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Winter Temperature Affects the Prevalence of Ticks in an Arctic Seabird
Descamps, S. (2013) PLoS ONE 8(6):e65374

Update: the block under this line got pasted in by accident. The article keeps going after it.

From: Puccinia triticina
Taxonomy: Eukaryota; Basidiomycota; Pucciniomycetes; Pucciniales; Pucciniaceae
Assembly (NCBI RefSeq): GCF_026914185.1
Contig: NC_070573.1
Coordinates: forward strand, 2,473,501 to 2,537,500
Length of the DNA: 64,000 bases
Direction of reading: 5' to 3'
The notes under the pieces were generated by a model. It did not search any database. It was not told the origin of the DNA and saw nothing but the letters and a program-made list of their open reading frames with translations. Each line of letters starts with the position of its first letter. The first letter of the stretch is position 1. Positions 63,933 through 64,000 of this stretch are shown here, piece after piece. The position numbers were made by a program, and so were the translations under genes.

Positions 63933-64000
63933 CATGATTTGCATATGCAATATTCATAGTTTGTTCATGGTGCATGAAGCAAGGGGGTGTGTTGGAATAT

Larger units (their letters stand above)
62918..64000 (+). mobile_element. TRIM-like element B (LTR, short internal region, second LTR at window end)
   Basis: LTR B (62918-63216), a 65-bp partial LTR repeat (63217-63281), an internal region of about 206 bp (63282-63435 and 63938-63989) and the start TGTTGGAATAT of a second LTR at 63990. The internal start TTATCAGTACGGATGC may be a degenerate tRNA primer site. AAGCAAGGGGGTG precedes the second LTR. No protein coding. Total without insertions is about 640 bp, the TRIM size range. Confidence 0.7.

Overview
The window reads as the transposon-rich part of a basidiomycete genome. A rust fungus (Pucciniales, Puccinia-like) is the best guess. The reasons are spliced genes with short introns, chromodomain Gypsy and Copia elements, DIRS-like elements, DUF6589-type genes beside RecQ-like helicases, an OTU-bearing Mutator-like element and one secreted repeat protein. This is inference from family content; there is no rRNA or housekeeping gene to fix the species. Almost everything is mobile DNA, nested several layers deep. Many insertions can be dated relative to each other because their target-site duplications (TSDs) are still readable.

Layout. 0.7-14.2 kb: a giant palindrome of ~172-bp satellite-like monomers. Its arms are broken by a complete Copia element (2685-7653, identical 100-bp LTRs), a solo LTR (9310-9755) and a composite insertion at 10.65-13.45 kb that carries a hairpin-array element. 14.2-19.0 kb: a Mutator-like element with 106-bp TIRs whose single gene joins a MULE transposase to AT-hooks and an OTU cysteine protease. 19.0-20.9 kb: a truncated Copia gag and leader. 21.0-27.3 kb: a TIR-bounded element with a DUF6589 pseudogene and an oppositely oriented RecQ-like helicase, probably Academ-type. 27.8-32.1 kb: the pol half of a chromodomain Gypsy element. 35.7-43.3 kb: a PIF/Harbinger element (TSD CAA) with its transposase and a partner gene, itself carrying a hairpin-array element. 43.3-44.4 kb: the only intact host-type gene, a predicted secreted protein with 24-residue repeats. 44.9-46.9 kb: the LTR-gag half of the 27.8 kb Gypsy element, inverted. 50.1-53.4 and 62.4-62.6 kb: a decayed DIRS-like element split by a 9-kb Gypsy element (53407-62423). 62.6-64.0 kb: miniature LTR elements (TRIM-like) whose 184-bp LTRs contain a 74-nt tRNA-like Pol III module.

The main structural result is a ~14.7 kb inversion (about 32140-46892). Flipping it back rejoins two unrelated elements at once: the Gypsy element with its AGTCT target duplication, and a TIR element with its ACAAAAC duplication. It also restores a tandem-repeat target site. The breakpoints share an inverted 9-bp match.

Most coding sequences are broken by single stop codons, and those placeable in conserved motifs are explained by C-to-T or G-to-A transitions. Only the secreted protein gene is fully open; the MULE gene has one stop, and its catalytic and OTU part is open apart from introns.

The Arctic is rapidly warming and host-parasite relationships may be modified by such environmental changes. Here, I showed that the average winter temperature in Svalbard, Arctic Norway, explained almost 90% of the average prevalence of ticks in an Arctic seabird, the Brünnich's guillemot Uria lomvia. An increase of 1°C in the average winter temperature at the nesting colony site was associated with a 5% increase in the number of birds infected by these ectoparasites in the subsequent breeding season. Guillemots were generally infested by only a few ticks (=<5) and I found no direct effect of tick presence on their body condition and breeding success. However, the strong effect of average winter temperature described here clearly indicates that tick-seabird relationships in the Arctic may be strongly affected by ongoing climate warming.


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